A couple years ago, Jeff Atwood published a blog on Stack Exchange about their (then) philosophy for improving the quality of their community. The blog was titled “Optimizing for Pearls, Not Sand” and his conclusion was that answers are far more important than questions and therefore Stack Exchange would optimize so that answers were valued above questions. I can see where he was coming from, but the conclusion still carries it’s own irony and impossibility. There are no answers without questions.
Think about that.
Andrew Stacey in the comments I think summed my feelings best with this statement (emphasis mine):
I still think that you’re going about this the wrong way. You want to produce pearls; with that I agree. But you *don’t* optimise for pearls: they are the result of the process. You optimise for *high quality sand*.
Many commenters chimed in to say the same, that questions are the real pearls and answers are just a product of those questions. Even on a philosophical level, it’s a very Yin Yang relationship. And yet we literally cannot even approach the conversation about answers without talking about the questions that inspired them. I bring this up today as I reflect on my latest educational experiment. There’s a leaning in the tech community towards answers while undervaluing questions. In the classroom setting, this can lead to undervaluing the role of the teacher and misunderstanding the role of the student.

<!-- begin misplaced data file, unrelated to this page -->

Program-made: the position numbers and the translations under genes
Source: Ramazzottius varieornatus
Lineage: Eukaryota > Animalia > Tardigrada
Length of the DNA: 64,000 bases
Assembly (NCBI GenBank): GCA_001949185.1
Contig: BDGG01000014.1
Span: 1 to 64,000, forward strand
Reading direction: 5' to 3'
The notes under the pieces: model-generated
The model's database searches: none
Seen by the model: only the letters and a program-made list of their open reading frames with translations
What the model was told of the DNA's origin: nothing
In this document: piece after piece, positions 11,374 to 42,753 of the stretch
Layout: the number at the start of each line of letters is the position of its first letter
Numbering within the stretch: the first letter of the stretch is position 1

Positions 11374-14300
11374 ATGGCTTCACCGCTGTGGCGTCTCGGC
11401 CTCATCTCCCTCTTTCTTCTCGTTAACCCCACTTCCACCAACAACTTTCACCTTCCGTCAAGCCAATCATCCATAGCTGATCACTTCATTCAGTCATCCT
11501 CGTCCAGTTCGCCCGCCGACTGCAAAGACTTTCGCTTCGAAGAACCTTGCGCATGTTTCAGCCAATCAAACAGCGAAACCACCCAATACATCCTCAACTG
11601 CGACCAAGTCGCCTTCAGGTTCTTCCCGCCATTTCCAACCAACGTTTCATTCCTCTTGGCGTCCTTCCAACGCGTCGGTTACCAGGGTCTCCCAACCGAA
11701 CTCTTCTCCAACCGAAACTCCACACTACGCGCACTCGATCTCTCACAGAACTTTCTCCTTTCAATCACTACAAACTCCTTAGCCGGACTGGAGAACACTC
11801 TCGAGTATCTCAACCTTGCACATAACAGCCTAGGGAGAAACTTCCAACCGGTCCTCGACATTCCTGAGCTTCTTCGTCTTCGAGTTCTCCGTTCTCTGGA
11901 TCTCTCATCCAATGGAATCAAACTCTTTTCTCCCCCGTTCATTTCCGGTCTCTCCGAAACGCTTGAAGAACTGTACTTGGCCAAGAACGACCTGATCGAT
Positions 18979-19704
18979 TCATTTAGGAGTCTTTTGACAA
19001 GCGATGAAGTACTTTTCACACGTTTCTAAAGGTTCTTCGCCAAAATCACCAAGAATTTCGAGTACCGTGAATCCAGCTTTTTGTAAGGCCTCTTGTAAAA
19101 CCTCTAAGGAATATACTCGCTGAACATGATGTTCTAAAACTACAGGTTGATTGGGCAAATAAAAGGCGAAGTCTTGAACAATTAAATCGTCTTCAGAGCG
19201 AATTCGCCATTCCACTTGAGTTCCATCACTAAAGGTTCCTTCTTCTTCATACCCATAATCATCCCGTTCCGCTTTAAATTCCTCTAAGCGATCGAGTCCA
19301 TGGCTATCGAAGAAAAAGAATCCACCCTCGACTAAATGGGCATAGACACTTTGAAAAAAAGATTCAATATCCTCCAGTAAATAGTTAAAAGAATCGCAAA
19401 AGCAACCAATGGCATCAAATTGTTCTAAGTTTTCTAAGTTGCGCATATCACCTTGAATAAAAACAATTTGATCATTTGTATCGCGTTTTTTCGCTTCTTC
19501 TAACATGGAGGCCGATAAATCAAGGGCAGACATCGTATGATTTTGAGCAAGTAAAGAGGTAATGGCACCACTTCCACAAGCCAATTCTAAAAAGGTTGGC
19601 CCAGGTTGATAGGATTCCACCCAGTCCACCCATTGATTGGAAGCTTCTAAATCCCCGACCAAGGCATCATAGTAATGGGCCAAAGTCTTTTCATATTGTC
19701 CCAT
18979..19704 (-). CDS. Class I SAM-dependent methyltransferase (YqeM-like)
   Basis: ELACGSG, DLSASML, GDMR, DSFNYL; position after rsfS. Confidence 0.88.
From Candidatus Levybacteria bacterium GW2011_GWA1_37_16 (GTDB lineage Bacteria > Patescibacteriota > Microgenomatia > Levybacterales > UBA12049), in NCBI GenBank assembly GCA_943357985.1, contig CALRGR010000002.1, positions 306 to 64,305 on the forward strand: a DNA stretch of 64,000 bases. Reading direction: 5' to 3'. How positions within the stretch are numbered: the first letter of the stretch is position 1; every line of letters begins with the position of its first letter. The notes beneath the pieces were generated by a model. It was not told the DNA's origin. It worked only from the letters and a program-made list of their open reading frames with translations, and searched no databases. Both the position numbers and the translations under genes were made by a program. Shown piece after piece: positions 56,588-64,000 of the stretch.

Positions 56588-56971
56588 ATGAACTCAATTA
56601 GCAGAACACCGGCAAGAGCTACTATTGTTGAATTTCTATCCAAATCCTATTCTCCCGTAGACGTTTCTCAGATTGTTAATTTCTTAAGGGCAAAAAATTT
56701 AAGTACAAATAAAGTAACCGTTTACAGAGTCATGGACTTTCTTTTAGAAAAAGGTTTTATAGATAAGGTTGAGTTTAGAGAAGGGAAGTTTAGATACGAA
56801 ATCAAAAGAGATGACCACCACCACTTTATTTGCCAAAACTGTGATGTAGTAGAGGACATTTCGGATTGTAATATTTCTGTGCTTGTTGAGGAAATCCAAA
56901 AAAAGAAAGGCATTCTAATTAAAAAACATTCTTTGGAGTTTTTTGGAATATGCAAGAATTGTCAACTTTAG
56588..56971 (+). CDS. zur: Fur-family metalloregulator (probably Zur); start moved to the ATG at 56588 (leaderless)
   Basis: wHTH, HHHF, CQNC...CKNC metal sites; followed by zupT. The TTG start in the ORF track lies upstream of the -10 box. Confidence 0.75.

There are no pearls without sand. No answers without questions. To optimize for pearls is precisely to optimize the sand. It’s strange that this point was missed at the time, but today it seems like Stack leans much more towards allowing room for questions which is a good sign — perhaps it’s stewards are beginning to recognize the true value of questions. I can’t say the same for their power users, however, because they’ve been enculturated to believe that their answers are the true value of the site with out recognizing they would never have an opportunity to do so without questions. Again, strange that this point seems to be missed so often. But a good example nonetheless of the role culture plays in fostering progress.